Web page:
In 2006, then-opposition leader David Cameron said troubled kids need "a lot more love if society is going to stop them from committing crimes."
Two years later, in an attempt to shed what the Telegraph called his "hug a hoodie" image and be tougher on crime, he called on the country to address an increasing "culture of violence" in Britain, saying, "We cannot let our shock one day turn into a shrug of the shoulder the next."
Now Prime Minister, Cameron returned to that imagery this week in response to several days of rioting. "This is not about poverty," he said. "It is about culture. A culture that glorifies violence, that shows disrespect to authority and says everything about rights but nothing about responsibility."
Cameron's statement drew little of the usual political disagreement. Video footage from Britain's streets has been clear enough, showing rioters driven by greed, a hunger for violence and utter disregard for the humanity of others. In one particularly upsetting clip, seemingly Good Samaritans help a boy with a broken jaw to his feet, only to rifle through his backpack for his wallet and phone. According to another report, a woman called a mother to inform her that her son was out rioting. The mother reacted by scolding the caller for ringing her up at 2:15 a.m.
Against that backdrop, Cameron's words about children growing up not knowing the difference between right and wrong — and parents who don't know or don't care where their children are — rang true. They are ringing true for other western countries, as well. In the United States, for example, recent Philadelphia flash mobs — until now, a phenomenon involving a harmless song or dance — have taken an ugly turn, with crowds of youth storming retail outlets or attacking citizens on the street.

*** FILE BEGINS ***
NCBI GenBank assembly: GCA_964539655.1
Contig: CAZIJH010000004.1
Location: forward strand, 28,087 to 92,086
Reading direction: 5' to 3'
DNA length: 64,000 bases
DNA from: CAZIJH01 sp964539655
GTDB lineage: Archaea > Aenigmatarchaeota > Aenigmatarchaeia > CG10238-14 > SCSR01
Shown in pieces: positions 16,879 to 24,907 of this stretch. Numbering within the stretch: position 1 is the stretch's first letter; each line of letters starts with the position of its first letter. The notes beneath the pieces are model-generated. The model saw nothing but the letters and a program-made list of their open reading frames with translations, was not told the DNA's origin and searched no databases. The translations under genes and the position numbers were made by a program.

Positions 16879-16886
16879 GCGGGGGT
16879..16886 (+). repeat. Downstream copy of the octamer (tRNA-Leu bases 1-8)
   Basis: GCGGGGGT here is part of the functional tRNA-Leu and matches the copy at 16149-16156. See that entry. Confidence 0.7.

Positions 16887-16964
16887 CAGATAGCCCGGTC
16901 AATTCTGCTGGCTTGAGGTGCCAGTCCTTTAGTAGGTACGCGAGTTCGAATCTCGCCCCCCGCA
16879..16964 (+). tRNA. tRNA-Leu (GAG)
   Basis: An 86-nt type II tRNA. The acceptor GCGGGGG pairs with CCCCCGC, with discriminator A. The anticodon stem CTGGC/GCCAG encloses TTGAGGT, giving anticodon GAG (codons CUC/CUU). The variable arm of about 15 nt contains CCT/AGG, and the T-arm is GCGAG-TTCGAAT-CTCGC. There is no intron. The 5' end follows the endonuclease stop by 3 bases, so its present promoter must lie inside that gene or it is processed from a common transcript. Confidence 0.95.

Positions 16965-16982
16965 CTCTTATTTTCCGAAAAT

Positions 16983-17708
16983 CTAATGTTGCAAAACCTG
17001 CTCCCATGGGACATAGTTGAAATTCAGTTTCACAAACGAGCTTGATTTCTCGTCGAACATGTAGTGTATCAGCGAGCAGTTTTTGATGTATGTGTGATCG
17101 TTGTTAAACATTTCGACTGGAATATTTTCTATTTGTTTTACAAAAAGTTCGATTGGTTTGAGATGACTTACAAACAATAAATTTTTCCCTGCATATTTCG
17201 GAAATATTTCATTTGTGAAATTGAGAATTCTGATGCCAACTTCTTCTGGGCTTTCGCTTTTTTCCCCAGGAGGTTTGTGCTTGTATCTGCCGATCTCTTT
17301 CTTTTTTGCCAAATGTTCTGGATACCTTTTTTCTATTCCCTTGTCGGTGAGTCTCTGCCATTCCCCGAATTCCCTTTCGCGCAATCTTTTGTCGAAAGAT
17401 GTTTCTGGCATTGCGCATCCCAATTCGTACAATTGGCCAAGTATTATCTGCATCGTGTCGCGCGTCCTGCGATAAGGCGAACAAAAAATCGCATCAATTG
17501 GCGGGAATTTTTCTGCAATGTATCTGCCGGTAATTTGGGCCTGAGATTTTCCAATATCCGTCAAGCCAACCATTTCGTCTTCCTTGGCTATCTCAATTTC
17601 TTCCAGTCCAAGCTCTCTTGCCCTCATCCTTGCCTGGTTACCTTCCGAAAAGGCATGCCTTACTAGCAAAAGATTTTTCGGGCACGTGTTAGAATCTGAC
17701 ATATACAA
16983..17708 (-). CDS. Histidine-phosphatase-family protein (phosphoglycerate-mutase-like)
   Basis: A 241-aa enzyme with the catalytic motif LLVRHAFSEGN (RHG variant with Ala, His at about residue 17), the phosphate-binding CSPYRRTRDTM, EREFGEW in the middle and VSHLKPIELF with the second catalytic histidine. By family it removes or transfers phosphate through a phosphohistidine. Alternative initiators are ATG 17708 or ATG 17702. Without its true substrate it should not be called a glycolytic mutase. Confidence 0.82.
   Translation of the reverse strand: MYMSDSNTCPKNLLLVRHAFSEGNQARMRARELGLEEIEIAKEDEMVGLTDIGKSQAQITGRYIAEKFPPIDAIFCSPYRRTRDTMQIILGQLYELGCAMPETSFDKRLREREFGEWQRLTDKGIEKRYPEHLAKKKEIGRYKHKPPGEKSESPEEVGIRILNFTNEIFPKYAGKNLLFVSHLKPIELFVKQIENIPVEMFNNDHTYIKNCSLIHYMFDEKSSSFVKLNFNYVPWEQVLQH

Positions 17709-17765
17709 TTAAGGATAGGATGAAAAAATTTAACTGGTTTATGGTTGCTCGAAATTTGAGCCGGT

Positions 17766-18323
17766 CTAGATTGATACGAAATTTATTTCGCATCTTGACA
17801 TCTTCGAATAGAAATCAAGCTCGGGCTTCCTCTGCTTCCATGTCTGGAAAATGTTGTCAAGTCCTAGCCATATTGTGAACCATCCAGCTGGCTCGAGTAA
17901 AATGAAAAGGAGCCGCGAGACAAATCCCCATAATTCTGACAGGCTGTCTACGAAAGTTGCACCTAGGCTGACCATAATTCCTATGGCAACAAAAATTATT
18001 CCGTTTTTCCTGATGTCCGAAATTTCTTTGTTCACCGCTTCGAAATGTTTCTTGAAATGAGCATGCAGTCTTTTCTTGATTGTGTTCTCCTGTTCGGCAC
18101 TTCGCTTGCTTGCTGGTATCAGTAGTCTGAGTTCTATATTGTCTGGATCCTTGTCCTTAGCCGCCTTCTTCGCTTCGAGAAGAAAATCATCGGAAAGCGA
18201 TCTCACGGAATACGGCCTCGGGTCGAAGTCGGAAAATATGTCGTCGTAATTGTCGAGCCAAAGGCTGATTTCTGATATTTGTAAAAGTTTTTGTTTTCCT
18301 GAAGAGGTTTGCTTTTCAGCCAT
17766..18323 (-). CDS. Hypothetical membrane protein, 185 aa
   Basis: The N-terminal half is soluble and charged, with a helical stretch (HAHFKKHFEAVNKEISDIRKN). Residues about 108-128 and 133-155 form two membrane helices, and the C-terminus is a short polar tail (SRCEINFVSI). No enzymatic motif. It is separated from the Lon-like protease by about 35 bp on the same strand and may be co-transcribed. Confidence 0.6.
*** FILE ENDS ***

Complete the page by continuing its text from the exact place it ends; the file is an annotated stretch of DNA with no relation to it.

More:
One answer to the persistent question of "Why?" may lie in the kind of entertainment that has become normal. More than two thirds of television programming contains some violence, according to the Kaiser Family Foundation, with an average of six violent acts per hour on the airwaves. And the instances of violence aren't the only thing increasing — today's violence is also progressively more graphic, more sadistic and more sexual.
Neuroimaging studies have shown that viewing violence physically changes the frontal lobes of young brains, and other sociological studies have demonstrated it increases violent behavior. This is why the recent Supreme Court decision not to ban the sale of extremely violent games to minors is of such concern. It may have been lauded as a win for freedom of speech, but it is also a troubling victory for the culture of violence.
Some psychologists have pointed out that not all violence is physical. A culture of violence is also fed by ruthless competition, material consumption and a lifestyle that emphasizes individual gain over sacrifice and service.
As right as Cameron is in his assessment of the culture of violence, he's wrong to imply it's completely unrelated to poverty. The effects of poverty on families and individuals can be devastating, and the anger bred by dependency on government is a cultural issue that must be addressed. Changing the culture of violence will involve reaching out to those in need in ways that encourage dignity and self-reliance.
It will also require a good dose of the love Cameron called for in 2006. Communities that have successfully combated gang violence have done so through partnerships that include law enforcement, faith communities and families that rally around the youth in their communities. At a time when governments, religious organizations, non-profits and families alike are being forced to tighten their purse-strings, such partnerships make even more sense.